Fire in Reid Hall Handled Quickly by Responders

By Molly Igoe

News Editor

A faulty light fixture ignited a fire on the third floor of Reid Hall on Sept. 8 at approximately 7 p.m. The fire was handled quickly and efficiently by firefighters, Public Safety, and residents.

According to the Washington College website, “There were no injuries, and Residential Life staff expected no serious disruption for other students in the residence hall.

The event started when a lighting fixture on a wall shorted out, caught fire and began filling the dorm room with smoke. The occupant notified a Resident Assistant, who pulled the fire alarm to evacuate the building and notified Public Safety. Public Safety officer Thomas Knox doused the fire with a fire extinguisher. Local volunteer firefighters responded within minutes and cleared the floor of smoke.”

Firefighters used a ladder truck to access the third floor of Reid Hall on Sept. 8. The fire was put out quickly and caused little damage to the building.
Firefighters used a ladder truck to access the third floor of Reid Hall on Sept. 8. The fire was put out quickly and caused little damage to the building.

The Chestertown Volunteer Fire Company responded along with other aid companies. Although the fire had already been extinguished, they had to make sure that there was no smoke inside the walls. They set up fans to ventilate the building immediately. According to the Fire Company’s Facebook page, “A firefighter sustained a minor hand injury and was treated by EMS personnel on the scene. The injured firefighter did not require transportation to a medical facility. Crews were active for approximately one hour and 15 minutes.”

“I was in my room when the fire alarm went off and I thought, not again, because we had just had a fire drill the other day, but then Shannon Lawn, the RA for the third floor was out in the hallway and was shouting ‘this is not a dril’,” said junior Erin Bloodgood, a resident of Reid Hall.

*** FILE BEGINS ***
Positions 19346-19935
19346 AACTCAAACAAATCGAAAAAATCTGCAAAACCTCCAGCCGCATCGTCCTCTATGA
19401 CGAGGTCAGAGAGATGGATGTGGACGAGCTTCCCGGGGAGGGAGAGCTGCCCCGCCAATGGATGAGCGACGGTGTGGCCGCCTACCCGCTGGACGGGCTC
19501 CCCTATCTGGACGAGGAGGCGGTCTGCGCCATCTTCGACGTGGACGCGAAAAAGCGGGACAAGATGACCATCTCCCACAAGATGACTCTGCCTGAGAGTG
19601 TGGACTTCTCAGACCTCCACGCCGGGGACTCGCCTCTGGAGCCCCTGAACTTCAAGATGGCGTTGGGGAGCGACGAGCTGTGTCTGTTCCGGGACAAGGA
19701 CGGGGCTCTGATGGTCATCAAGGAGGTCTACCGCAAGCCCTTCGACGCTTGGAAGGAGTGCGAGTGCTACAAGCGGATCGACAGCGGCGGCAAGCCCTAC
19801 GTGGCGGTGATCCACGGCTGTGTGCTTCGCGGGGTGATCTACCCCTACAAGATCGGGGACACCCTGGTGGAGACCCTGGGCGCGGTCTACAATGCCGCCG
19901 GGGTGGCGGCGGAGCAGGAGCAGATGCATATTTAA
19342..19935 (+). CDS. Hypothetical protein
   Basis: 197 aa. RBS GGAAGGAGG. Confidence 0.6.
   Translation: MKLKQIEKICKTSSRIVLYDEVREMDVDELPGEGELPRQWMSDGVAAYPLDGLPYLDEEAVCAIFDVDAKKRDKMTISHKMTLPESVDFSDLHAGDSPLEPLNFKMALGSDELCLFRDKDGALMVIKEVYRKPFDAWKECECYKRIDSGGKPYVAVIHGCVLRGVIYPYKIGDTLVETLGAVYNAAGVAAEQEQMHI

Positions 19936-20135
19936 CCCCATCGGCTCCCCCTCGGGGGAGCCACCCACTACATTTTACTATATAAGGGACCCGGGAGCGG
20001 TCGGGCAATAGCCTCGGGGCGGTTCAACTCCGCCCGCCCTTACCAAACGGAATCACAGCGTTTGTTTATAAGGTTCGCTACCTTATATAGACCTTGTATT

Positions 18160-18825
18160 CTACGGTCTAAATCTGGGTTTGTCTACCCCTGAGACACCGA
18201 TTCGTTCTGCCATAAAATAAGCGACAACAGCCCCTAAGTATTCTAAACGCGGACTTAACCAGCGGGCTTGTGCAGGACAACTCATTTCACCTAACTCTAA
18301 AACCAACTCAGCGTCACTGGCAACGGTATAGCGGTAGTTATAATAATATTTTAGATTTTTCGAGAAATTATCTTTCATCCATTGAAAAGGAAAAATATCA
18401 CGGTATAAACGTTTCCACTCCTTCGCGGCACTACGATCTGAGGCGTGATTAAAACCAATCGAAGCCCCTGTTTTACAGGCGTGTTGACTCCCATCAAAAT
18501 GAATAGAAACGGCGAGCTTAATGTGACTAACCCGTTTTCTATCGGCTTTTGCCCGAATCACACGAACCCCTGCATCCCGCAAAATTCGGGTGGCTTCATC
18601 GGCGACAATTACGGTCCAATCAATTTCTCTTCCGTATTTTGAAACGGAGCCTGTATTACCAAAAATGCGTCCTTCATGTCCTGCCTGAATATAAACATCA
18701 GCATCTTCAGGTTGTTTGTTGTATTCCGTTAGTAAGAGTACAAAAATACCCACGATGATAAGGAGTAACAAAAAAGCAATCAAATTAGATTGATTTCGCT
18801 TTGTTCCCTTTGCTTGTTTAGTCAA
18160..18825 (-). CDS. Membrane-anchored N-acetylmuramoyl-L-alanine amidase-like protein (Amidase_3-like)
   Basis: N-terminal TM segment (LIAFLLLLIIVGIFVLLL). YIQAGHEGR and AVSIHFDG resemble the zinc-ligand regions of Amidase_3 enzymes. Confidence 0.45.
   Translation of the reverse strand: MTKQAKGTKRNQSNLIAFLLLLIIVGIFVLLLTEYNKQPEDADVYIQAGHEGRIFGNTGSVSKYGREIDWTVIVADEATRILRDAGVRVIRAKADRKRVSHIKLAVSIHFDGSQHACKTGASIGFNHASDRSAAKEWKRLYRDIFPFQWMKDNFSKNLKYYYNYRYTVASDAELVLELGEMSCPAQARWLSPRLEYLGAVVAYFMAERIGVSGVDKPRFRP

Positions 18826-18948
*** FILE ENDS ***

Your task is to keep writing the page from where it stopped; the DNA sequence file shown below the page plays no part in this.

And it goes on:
Bloodgood and other residents expressedconcern about their belongings getting wet from the sprinklers. Luckily, the damage was contained in time to prevent deployment of the sprinklers.

She praised the quick respnse times of the Fire Department and other responding personnel. She said, “It was actually a little scary to be in a situation with a real fire even though it was a small one, especially since you don’t really know what’s going on until you’re outside.”

Shannon Lawn said, “I was doing my homework and all of a sudden I heard banging on the door, and my resident came in and said ‘there’s smoke coming out of my light, what do I do?’ So by the time we went back to her room, the light was engulfed in flames. Also, I want to make it clear that the light was a light fixture on the wall and not her own light.” She pulled the fire alarm immediately after and called Public Safety at 6:55 p.m.

David Steubing, assistant director of Residence Life, arrived at the scene of the fire at about 7:15 p.m. after he received a call from one of the RAs on staff. He said that by the time he had arrived, several RAs were directing student traffic to make sure the emergency personnel on site had enough space to do their job.